Normally rogue-lite games become very boring, very quickly for me. I often find that I’ve seen most of the game in the first hour of playing, and so have little drive to keep playing the same areas, or enemies over and over again. Whilst the same can be said for this Early Access title, Legend of Keepers still managed to hold my attention longer than most.
Developer Goblinz Studio has taken a different approach when it comes to dungeon management and rogue-lite games with Legend of Keepers, starting with a simple enough question.
What if you play the dungeon master and not the hero?
Legend of Keepers has you control a dungeon master hired by the dungeon company. Your mission? Guard the company’s treasure against heroes and adventurers. It has layers of depth for you to uncover with each passing battle and activities for you to do from unique units, spells, traps, and encounters through and a whole array of other aspects to manage. All while also not becoming oversaturated.
With that said, let’s take things one at a time. Firstly there are currently two dungeon masters to choose with a third releasing in the future, each having a different set of stats and skill trees which determine the kinds of dungeons they are best suited for. These dungeon masters will level up after each playthrough is finished, with their skill trees and abilities expanding and allowing you to mould them into a more personalized master. You might do that through using brute force to outright kill all heroes or carefully calculated magic to crush their morale until they run away in fear — Maybe a mix of the two. But what’s a dungeon master without a dungeon?
At the beginning of each encounter, you enter in a preparation phase. During this time you’ll go through each randomly assigned room and organise your arsenal with the hopes of drawing out the best of their destructive capabilities. Deciding the placement of traps and units as well as which spell to use can shift the odds in your favour just as much as it can bring your career to a grinding halt.
As far as progression is concerned, Legend of Keepers has got more than enough to keep things interesting and rewarding. When you’re not fending off pesky adventurers or earning one of the three currencies the game has to offer you’ll be spending time upgrading, acquiring, and managing your employees, with each monster having their own benefits and downsides. You’ll do this as each week progresses, with a randomized selection of activities being available each week for you to choose, such as training to level up units, plundering a town for loot, or letting a random event unfold onto you, for better or worse. In addition, you’ll earn special units and promotions the longer you last in a single playthrough, giving you the chance to unlock mini-bosses that can turn the odds in your favour and artefacts that affect different aspects of gameplay, like merchant prices or spell effectiveness. Not to mention the great pixel art gives detail to all the enemies and environments designs you’ll see.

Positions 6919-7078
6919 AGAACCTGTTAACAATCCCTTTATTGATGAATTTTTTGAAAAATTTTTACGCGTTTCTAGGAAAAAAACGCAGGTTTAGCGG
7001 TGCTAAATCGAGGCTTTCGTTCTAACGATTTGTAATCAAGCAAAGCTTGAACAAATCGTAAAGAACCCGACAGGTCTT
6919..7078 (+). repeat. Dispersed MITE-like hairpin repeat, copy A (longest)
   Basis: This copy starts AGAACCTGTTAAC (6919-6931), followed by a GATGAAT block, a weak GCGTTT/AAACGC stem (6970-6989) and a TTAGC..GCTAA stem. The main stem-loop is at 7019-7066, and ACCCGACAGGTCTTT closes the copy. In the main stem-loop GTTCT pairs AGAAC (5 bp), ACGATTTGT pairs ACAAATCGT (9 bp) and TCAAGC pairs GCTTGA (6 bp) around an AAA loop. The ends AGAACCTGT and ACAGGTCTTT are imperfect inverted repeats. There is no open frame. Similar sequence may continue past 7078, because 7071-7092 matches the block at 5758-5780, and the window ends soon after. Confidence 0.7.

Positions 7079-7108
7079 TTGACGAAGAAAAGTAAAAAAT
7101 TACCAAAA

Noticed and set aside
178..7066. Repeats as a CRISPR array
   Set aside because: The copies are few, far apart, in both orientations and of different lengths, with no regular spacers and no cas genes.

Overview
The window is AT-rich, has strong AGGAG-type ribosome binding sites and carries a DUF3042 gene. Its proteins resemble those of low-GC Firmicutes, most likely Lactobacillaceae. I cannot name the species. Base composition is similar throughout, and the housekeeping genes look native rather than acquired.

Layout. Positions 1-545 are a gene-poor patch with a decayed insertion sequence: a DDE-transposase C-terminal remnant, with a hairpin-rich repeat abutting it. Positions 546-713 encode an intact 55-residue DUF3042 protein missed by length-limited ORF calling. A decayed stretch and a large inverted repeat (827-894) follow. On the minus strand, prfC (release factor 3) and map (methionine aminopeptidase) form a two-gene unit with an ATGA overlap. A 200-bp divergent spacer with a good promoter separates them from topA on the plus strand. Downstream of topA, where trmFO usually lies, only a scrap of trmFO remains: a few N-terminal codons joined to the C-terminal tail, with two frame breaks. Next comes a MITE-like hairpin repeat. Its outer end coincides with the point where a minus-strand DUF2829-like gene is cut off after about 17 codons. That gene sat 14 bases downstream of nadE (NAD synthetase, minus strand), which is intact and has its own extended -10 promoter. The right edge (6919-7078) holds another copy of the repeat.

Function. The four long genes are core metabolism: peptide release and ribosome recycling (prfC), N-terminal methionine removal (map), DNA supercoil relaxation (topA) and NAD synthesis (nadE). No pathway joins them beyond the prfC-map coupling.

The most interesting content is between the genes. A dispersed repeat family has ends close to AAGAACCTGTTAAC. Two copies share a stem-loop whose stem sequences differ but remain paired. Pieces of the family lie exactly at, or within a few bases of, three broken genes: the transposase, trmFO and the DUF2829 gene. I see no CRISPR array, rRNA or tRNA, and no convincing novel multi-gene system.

But this isn’t just for show.
As the difficulty of heroes and their abilities begin to ramp up, making these upgrades and managing your placements becomes more and more essential. You’ll have to balance elemental resistances and weaknesses, the positions and motivation of your monsters, how you use your attacks as well as a whole host of other aspects, but it somehow doesn’t feel overwhelming or too messy, partially thanks to UI that’s detailed, albeit a bit clunky, filled with all the necessary information to plan effectively.
Learning the ins and outs of each mechanic came more naturally than I anticipated, making it easier for me to adapt and adjust as I progressed without feeling like an onslaught of numbers and information. On top of that, the difficulty is completely customizable. From enemy strength to the amount of gold you earn. All of this can be tailored to give you the exact amount of challenge you want, making for huge accessibility and replayability if you can deal with the repetitive nature that comes with a game in this genre.For anyone looking for something a bit different within the rogue-lite genre, Legend of Keepers is a great choice. While it still suffers from some of the trappings of rogue-lite games with its repetition, it still provided me with plenty of enjoyment during my roughly six to seven hours of playtime. The great sense of progress and customization in difficulty makes it easy for anyone to play at their own skill level, whilst also giving a satisfying sense of accomplishment. Coupled with its variety of units, activities and gameplay options, Legend of Keepers will keep you coming back for more, and with new content to be released I’ve no doubt it’s going to get bigger and better.
Now the next load of heroes are on their way, so I better get back to work.